Port of London Authority

Thames Festival director, Adrian Evans, who oversees Totally Thames, has joined the call for action. He said:

“We spent the whole of September celebrating the Thames, with events bringing over two million people to the river and its banks. So the message is simple. We’ve got eleven months until the next festival – in that time, let’s do all we can to stop the flood of rubbish going into the Thames.”

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Dr Dave Morritt, reader in Aquatic Ecology and head of school, School of Biological Sciences, Royal Holloway, University of London, oversaw a recent study of River Thames fish and says the impact
of litter is clear:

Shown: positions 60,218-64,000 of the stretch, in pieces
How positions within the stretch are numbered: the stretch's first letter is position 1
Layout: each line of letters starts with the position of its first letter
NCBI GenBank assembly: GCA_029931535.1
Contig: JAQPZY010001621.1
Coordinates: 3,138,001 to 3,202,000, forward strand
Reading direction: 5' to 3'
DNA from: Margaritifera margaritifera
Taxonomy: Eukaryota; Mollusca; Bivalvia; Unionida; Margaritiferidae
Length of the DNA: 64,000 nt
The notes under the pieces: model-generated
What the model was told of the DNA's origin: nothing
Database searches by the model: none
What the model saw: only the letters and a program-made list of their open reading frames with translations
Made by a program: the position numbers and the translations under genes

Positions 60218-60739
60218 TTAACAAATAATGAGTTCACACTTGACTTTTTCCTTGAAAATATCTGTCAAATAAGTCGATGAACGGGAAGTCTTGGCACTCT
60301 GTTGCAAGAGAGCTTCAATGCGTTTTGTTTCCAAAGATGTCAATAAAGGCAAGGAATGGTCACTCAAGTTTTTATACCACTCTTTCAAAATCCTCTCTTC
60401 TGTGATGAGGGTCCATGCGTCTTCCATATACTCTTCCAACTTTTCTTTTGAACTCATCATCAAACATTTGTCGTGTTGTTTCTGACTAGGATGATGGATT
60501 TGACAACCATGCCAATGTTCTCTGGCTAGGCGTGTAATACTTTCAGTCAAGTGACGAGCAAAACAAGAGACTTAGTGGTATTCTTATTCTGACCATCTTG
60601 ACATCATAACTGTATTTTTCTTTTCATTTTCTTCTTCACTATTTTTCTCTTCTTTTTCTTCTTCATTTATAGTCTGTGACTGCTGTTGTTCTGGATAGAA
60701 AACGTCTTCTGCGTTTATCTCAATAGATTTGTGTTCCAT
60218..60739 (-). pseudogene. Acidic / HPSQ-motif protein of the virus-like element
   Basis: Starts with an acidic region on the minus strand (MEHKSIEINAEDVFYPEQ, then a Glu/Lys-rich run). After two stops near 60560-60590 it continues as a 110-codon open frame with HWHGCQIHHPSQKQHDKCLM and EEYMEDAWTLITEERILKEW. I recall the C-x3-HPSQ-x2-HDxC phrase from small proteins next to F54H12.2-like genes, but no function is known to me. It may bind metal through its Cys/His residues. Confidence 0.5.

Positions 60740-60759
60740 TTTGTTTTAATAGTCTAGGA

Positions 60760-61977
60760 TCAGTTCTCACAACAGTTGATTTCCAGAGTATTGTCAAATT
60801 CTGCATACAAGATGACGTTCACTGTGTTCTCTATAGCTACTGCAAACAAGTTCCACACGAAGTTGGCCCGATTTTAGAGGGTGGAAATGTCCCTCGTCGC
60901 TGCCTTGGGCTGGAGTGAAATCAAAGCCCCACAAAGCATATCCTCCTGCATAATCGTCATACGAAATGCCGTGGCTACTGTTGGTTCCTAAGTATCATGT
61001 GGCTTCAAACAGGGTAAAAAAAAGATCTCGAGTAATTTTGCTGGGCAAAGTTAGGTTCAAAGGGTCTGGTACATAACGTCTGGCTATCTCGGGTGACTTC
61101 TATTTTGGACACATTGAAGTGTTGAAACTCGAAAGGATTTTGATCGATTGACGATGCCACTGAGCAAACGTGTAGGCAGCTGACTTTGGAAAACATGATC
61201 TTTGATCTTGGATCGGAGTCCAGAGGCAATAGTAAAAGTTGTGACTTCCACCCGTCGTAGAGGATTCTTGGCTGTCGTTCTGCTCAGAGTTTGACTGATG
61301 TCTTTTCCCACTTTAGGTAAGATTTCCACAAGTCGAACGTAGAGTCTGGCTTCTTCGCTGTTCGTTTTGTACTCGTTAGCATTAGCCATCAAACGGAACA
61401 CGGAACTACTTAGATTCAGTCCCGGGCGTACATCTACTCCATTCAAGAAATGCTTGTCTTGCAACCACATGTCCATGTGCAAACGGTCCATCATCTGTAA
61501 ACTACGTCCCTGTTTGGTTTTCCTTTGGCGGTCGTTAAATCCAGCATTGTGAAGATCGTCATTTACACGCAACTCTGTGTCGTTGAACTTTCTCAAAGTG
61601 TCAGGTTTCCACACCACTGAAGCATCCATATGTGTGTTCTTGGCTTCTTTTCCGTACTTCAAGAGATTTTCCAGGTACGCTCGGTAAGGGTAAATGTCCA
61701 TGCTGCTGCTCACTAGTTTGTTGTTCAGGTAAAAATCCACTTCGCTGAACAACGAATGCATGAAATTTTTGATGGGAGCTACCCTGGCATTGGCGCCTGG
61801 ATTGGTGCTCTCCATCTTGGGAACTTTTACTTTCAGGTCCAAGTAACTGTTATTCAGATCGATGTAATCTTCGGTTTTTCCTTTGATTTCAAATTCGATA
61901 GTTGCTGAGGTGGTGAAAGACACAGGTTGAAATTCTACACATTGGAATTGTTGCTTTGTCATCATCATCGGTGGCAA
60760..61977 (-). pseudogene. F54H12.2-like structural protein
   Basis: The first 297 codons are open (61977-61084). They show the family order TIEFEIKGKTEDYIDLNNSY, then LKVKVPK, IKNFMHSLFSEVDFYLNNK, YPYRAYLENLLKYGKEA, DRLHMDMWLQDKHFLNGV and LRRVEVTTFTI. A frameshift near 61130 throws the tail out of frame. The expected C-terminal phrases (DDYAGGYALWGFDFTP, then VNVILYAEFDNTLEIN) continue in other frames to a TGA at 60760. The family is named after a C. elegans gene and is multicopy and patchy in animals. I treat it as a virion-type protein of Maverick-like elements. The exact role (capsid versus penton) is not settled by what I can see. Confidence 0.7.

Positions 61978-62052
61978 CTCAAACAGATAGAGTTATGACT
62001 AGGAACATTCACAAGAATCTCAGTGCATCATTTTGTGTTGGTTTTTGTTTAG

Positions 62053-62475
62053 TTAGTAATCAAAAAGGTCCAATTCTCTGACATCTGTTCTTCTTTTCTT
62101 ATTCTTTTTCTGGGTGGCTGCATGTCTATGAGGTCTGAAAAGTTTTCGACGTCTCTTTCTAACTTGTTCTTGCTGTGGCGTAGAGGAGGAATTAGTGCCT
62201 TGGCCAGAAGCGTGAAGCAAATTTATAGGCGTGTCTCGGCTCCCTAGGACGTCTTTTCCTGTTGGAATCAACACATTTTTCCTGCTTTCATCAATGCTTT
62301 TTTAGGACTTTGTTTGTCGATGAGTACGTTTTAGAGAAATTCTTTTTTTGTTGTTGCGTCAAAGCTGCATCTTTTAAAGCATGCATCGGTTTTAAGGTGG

“The fish are eating plastics introduced into their environment
by human activity. Two species of fish, flounder and smelt from Erith and Isle of Sheppey were found
with plastic fibres in their guts:
up to 75% of sampled flounder
had plastic fibres in the gut.”

Dave said the development of the project with the Natural History Museum to look at plastics in

the river followed previous Thames research where every survey net came up containing plastics. Royal Holloway graduate Alex McGoran is now undertaking a study to develop further the understanding of plastics in the Thames.

Every year, working with Thames21’s army of volunteers, we recover up to 300 tonnes of rubbish from the Thames. The rubbish would fill 111 new Routemaster buses. Parked nose to tail the buses would stretch the length of the Blackwall Tunnel.






Port of London Authority, London River House, Royal Pier Road, Gravesend, Kent DA12 2BG. +44 (0) 1474 562200
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